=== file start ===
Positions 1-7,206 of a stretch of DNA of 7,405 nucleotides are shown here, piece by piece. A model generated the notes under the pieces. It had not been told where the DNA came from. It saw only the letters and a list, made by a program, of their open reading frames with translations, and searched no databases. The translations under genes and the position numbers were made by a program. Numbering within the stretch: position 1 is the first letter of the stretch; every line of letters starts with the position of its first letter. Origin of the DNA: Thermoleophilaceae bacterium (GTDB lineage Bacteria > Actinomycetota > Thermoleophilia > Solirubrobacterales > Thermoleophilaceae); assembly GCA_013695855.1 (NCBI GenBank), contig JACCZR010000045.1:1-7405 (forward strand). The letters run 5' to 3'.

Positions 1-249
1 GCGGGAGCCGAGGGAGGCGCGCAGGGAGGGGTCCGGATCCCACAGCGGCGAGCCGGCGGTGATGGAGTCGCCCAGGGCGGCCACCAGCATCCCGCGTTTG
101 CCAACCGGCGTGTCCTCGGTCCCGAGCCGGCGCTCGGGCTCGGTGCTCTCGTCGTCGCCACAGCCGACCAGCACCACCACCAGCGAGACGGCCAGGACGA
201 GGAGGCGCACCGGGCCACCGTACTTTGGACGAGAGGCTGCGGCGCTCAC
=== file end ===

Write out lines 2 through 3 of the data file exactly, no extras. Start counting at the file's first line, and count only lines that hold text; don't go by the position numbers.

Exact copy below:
Positions 1-249
1 GCGGGAGCCGAGGGAGGCGCGCAGGGAGGGGTCCGGATCCCACAGCGGCGAGCCGGCGGTGATGGAGTCGCCCAGGGCGGCCACCAGCATCCCGCGTTTG